Filmed over an 18-year period (1995 to 2013, to be exact), director Richard Linklater’s groundbreaking three-part romantic trilogy chronicles lovers who meet by chance in Vienna. Julie Delpy plays Paris University student Céline, Ethan Hawke plays budding writer and American tourist Jesse, and their romance is portrayed against the backdrop of a train and the city sights of Vienna in Before Sunrise; in the local cafes, bookstores, and scenic strolls around Paris in Before Sunset; and finally, in a picture-perfect Greek retreat called Kardamili Pier, and the ruins of the Ancient Theatre of Messini in Before Midnight. As compelling as the love story is, the settings just might be the stars of this trilogy.
Paris Can Wait
In a case of fact mirroring cinematic fiction, filmmaker Eleanor Coppola’s (wife of famed director Francis Ford Coppola) real-life experience became the inspiration for her film. Diane Lane plays the wife of a film studio head (Alec Baldwin) who accompanies her husband to the Cannes Film Festival, only to be dismayed as he leaves unexpectedly for business in Budapest. Instructing her husband’s producing partner (Arnaud Viard) to drive her to Paris, the two embark on a journey through the Provençal countryside in his broken-down Peugeot, stopping for six-course meals along the way. Filmed in Cannes, Bouches-du-Rhône, Lauris, and Cadenet, with a stop in Lyon at the Musée des Tissus, Paris Can Wait is a bucolic travelogue of atmospheric rides through charming French towns (and, yes, they eventually make it to Paris). Make sure you have cheese, chocolates, and a bottle of Bordeaux ready for viewing.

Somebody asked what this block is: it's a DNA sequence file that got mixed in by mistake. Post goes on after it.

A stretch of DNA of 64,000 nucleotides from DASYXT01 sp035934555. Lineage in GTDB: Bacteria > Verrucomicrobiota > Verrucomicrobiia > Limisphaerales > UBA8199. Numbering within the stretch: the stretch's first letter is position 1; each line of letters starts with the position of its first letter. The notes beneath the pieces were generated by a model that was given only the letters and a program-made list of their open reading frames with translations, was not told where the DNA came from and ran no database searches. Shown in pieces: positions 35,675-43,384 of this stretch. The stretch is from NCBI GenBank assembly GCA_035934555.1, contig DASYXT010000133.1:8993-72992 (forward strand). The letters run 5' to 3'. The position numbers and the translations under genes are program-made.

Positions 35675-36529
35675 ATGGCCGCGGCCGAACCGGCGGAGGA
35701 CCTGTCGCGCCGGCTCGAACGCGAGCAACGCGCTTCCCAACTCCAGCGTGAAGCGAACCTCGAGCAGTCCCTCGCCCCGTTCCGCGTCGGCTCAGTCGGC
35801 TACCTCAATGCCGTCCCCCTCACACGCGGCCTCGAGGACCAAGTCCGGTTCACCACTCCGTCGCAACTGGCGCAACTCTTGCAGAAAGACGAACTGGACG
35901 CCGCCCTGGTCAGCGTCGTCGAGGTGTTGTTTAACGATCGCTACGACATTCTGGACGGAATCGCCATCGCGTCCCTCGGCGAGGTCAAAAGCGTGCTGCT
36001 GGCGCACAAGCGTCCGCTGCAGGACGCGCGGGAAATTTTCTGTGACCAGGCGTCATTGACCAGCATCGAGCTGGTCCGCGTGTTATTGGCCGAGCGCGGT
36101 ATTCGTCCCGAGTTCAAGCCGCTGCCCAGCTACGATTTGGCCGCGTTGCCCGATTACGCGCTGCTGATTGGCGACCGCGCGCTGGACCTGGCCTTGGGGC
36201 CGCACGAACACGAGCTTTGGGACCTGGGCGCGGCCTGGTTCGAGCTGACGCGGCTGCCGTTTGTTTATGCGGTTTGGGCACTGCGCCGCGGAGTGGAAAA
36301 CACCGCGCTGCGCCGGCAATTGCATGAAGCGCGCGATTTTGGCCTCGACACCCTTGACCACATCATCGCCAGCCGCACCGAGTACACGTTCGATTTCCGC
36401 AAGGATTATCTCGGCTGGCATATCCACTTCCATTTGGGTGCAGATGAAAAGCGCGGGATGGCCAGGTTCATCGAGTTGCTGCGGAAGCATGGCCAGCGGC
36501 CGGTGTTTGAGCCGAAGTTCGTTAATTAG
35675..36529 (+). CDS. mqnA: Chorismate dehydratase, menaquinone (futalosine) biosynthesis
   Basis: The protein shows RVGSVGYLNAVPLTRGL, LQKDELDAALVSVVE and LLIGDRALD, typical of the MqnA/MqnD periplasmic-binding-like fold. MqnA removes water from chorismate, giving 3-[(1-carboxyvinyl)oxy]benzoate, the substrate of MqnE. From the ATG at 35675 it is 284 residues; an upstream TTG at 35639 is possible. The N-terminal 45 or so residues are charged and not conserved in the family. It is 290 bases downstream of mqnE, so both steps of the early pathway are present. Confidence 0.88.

Crazy Rich Asians
Adapted from Kevin Kwan’s best-selling novel of the same name, the film is the juggernaut rom-com story of New Yorker Rachel Chu, who attends a wedding in Singapore with her boyfriend, where she must deal with his wealthy, disapproving family in the process. While the cast and story are entertaining, the real star may be Singapore itself. From the minute the couple land in the multiculturally rich country, the film becomes a travelogue of unique cuisine, Peranakan-style antiques, high-end contemporary interiors, haute couture, and eye-candy settings. An over-the-top wedding ceremony (where the bride walks down the aisle on water) at a 19th-century Gothic convent (Chijmes Hall), followed by a lavish reception on the meticulously manicured Gardens by the Bay, is one of the many highlights of the film.
Y Tu Mamá También
A beautiful virgin beach provides a significant plot point in director Alfonso Cuaron’s 2001 Mexican coming-of-age saga. Told in 1999, the story involves two boys who meet their cousin’s wife at a wedding in Mexico City and embark on the ultimate road trip in search of a fictitious beach called “Boca del Cielo.” The actual coastal lagoon of Playa Cacaluta (located on Huatulco, Oaxaca) is known for its seclusion, beauty, and assorted bird population, and is only accessible by a boat ride from Santa Cruz. As you watch this classic road trip flick about love, friendship, and discovery, soak in the film’s diverse ambiance.
Originally Appeared on Architectural Digest